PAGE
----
Hello fellow readers, What’s with all the poison ivy? I asked myself as I employed the “Mary-technique” of removing poison ivy using a plastic grocery bag, a technique most dog owners find familiar, except perhaps for the protective gear.
With long sleeves, long pants, and garden gloves enhanced with rubber, I put my hand in the bag and pulled the itchy invader by the roots, ensuring not to rip the leaves or vines that can spew oil. Then I inverted the bag, tied it up, and dumped it in the trash.
Weedkillers aren’t as effective.
Garden by garden I performed the task on Memorial Day, hardly a picnic, but the soil was moist, which made for easy pulling, thanks to the plentiful rain, which has much to do with the explosion of poison ivy. Yes, there are weed killers, though I’m averse to poisons. They’re not nearly as effective as pulling poison ivy up by the roots. The urushiol oil in all parts of the plant (leaves, stems, roots, flowers, and berries) causes a rash in about eighty-five percent of us.
While dogs typically don’t get the rash because of their protective coat, they can spread the oils onto you. Peg from Sparta, NJ, whose yard was chock full of Toxicodendron radicans, recently adopted a rescue pup. Peg hired a poison ivy removal service whose crew works in hazmat suits of sorts to pull the invader. She showed me the tree with the mother plant, a thick fuzzy vine, and described how they cut the vine about ten feet above the ground and let it die in the tree, removing the lower portion of the vine.
Warning! The poison goes beyond touching.
Never weed-whack poison ivy, which will cause the oil to spew. Never burn it either, as the smoke, if inhaled, can cause a rash in your lungs, which can be fatal.
According to the Mayo Clinic, blister fluid from a rash does not contain urushiol; therefore, you can’t catch poison ivy from another person’s itchy breakout. And they advise washing the oil off your skin within thirty minutes of exposure to avoid getting a rash, to begin with.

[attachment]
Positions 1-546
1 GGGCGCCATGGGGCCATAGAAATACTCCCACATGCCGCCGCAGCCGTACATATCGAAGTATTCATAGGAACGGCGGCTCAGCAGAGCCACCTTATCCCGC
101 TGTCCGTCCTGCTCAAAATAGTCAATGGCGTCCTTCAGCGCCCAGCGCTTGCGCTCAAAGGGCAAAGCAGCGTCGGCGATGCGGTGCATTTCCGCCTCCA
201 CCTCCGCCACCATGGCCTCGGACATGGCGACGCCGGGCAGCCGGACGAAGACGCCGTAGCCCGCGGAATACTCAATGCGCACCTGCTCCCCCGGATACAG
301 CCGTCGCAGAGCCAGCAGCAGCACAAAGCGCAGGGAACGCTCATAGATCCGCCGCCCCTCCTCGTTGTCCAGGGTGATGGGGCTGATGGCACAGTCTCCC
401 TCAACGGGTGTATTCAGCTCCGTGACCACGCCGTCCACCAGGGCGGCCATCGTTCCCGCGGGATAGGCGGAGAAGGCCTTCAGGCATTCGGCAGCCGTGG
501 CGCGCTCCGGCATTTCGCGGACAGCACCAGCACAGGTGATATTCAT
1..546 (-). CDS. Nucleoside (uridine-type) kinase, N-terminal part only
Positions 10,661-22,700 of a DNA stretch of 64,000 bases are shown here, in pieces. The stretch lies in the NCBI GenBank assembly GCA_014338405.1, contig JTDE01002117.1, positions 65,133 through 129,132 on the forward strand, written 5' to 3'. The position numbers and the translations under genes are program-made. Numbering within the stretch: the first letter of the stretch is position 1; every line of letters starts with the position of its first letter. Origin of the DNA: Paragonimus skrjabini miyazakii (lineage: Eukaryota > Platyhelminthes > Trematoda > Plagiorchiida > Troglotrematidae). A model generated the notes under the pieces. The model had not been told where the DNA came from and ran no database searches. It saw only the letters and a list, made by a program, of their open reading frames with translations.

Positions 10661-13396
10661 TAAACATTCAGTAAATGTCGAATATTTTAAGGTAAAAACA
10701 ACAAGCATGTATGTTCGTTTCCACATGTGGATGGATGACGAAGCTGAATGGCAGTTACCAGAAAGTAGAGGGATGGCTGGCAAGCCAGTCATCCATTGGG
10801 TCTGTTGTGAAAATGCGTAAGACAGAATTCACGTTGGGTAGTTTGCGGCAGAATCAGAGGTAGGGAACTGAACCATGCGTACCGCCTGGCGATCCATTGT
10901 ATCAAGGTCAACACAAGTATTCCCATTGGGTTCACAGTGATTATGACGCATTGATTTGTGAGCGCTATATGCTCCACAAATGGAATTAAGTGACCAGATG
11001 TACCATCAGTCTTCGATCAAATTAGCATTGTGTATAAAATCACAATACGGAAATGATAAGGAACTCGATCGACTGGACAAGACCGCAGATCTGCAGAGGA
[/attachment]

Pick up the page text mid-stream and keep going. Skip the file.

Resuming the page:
After using the bagging technique, I carefully strip off my gloves and clothing in an inverted fashion to launder them separately. Then it’s rubbing alcohol with cotton balls, using several as I swab to be sure not to spread the oils from here to there. Next, a dish detergent bath inspired by the story of it being used to remove oil from birds impacted by the Gulf Coast spill years ago.
Poison Ivy oil lingers for five years.
Urushiol oil can remain active in dead vines for many years and linger for up to five years on garden tools. Be sure to hose off your garden shoes with soapy water and use the same rubbing alcohol cleaning strategy, rinsing pruners, handles, and such.
It takes twenty-four hours for the bumps and itching to start after a poison ivy altercation, so I’m not out of the woods as I write. This reminds me of when my dear sis challenged me to rub three leaves as a kid. Months later, I challenged her to run the red flyer wagon down our steep driveway. I believe her knees still sport scars. Fortunately, my eyes-swollen-shut case of poison ivy didn’t leave physical scars, but it sure left respect to stay clear of the shiny three-leaved nemesis I can now spot with an eagle eye.
Post Mortem: I got a mild case of poison ivy, which is small compared to the outcome of four hours of vines removed.
I just learned a tip to use rubber gloves to remove poison ivy, then toss them. Brilliant! Also, I used Palmolive, which may have been the weak link. Despite the controversy during the bird cleanup, Dawn Dish Detergent is petroleum-based, so it works well removing oil. Now Dawn and long-sleeved rubber gloves are on my shopping list!
Check out a previous column on a confusing look-alike of Poison Ivy vs. Virginia Creeper.
“If it’s Hairy, you better Ask Mary” :^)
Column updated 5/13/23